Abercairney House (2)

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ABERCAIRNY HOUSE (2). Scottish, Strathspey. C Minor. Standard tuning (fiddle). ABThe melody appears in Malcom M’Donald of Dunkeld's 3rd Collection, a volume dedicated to Miss Drummond of Perth. Abercairny was a gothic-style mansion located in the parish of Fowlis Wester, Perth and Kinross, on an estate held by the Moray family since the 13the century. A pipe pibroch called "Abercairney's Salute" was composed by Charles MacArthur in honor of a special event. James Murry (or Moray, 1705-1777) of Abercairny (a lovely property about four miles from Crief, Perthshire, on the borders of the Highlands) married Lady Christian Montgomery, daughter of the Earl of Eglinton. Lady Christian's sister, Lady Margaret, married Sir Alexander MacDonald of the Isles. The sisters and their spouses became quite close and visited back and forth, and Abercairny eventually became so fond of the Highland pipes that he extended repeat invitations to his brother-in-law's piper, MacArthur, who visited him at Abercairny. The pibroch was composed on the completion of Abercairny's new and spacious dining-room, the occasion of a grand dinner. Murray spoke: "The room and entertainment are not altogether complete; one thing is wanting to render them so, to some of us perhaps-Charles MacArthur, to animate the feast with his presence, and with the stirring notes of his great Pipe." Scots fiddler-composer Niel Gow composed one of his finest laments for Murray, "Auld Abercairney," when he died (see both note and tune "Niel Gow's Lamentation for James Moray, Esq., of Abercairny").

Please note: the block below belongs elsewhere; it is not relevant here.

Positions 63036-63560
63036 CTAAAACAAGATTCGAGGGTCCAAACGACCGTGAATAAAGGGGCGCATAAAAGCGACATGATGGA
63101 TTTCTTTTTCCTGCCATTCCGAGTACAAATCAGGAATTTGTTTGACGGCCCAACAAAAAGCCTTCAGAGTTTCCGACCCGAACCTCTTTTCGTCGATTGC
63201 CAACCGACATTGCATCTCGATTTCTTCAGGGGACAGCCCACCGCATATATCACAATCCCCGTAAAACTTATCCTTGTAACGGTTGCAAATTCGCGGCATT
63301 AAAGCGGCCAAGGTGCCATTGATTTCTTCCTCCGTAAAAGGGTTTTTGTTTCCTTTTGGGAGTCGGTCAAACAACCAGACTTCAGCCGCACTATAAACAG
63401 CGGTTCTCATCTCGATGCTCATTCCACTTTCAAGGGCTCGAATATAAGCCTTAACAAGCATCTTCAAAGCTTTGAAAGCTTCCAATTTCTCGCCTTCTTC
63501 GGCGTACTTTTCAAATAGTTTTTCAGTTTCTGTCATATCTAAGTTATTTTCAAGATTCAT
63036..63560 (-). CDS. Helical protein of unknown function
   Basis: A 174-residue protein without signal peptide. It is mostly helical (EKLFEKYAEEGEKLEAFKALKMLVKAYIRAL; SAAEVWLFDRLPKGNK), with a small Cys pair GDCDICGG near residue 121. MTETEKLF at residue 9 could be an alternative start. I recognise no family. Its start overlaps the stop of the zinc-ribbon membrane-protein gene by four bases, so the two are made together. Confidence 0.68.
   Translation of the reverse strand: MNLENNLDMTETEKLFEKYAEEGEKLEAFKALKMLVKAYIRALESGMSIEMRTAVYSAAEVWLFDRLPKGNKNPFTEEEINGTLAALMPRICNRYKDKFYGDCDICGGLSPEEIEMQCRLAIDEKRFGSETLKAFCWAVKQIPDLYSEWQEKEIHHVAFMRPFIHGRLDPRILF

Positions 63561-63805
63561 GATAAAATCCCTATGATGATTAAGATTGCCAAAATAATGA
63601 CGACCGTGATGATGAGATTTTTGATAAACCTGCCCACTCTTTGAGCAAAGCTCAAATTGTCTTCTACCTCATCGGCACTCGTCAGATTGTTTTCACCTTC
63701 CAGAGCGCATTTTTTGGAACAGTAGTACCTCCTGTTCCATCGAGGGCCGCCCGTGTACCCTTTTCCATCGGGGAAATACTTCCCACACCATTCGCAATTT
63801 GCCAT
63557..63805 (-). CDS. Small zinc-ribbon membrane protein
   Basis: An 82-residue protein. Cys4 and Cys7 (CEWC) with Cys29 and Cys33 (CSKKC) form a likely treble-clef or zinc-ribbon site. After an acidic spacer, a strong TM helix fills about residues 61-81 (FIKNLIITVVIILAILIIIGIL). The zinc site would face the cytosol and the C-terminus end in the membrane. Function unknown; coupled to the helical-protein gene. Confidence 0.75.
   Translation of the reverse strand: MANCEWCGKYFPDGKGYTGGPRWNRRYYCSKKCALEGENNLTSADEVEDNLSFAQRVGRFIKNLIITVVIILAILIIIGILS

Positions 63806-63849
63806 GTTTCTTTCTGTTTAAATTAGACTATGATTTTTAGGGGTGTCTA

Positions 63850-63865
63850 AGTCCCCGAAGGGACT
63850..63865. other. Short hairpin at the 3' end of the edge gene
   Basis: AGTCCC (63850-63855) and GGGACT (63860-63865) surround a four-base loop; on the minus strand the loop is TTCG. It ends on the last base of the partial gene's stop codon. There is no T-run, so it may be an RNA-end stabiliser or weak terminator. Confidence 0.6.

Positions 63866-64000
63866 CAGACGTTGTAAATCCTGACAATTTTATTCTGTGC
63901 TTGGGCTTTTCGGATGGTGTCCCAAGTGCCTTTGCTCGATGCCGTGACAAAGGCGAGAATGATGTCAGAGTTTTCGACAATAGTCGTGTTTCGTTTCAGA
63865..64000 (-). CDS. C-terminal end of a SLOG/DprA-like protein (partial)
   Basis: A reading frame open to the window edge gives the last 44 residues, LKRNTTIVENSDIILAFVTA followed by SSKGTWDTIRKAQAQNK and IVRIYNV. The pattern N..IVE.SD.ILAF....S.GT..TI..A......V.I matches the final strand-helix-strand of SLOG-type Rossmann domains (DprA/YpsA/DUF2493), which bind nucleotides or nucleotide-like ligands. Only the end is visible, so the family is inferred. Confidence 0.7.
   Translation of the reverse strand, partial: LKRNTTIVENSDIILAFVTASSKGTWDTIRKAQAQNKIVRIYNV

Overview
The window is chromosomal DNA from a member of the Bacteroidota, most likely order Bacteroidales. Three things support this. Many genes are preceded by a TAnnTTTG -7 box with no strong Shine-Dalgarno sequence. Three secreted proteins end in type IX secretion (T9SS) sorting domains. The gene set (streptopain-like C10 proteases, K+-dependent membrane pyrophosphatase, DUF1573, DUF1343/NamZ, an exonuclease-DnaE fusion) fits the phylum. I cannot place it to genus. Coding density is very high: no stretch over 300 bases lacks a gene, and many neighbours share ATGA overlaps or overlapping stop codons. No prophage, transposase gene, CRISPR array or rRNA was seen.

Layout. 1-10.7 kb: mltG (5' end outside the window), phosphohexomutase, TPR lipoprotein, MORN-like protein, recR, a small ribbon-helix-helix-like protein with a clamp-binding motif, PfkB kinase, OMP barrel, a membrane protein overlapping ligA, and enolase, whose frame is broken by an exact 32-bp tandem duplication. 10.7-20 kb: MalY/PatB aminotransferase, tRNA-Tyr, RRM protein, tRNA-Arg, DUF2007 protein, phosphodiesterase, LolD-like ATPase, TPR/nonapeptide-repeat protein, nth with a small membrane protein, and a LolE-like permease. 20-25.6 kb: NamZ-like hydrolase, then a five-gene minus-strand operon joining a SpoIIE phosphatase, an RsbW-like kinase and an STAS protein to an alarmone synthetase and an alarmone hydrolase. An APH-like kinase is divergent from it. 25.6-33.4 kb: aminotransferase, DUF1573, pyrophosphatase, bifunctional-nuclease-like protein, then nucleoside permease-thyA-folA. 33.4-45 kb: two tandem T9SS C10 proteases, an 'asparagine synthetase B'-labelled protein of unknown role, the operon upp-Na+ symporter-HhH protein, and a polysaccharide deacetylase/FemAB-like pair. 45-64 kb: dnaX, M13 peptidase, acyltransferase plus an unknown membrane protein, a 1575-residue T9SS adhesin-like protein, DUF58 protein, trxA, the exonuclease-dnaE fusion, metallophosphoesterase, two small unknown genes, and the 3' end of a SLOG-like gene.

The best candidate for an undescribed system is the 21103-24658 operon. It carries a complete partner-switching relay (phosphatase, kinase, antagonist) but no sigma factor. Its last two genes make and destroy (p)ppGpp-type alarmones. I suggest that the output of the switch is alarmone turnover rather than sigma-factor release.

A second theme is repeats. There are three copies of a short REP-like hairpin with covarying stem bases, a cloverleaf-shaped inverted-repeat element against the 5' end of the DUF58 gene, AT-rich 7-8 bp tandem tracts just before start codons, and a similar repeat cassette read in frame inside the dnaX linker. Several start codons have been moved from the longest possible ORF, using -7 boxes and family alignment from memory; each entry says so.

Another story is told of Abercairney in Peter Robert Drummond's Perthshire in Bygone Days (1879, p. 94):

For many years the house was famous for dance and song, and the young laird,
profiting by these circumstances, became a finished athlete. One night at a
supper party, while he was quite a youth, a neighbouring gentleman had indulged
so far as to be laid under the table, Culbert was in the house with his fiddle,
and it was mentioned that young 'Aber' should dance "Malcolm Rossie"; he consented,
but no swords were at hand, the poker and tongs were suggested, but the ready
terpsichorean, whilst they were searching in corners, drew the prostrate guest
from below the table, and spreading out his pliant limbs, he danced round him
like a kilted whirlwind.

Emmerson (Rantin' Pipe and Tremblin' String, 1971), perhaps understating the case, opines that James was "was one of those numerous products of the Scottish aristocracy in the eighteenth century who retained the common touch." In addition to MacDonald's volume, the strathspey appears in James Stewart-Robertson's Athole Collection (1884, p. 272).

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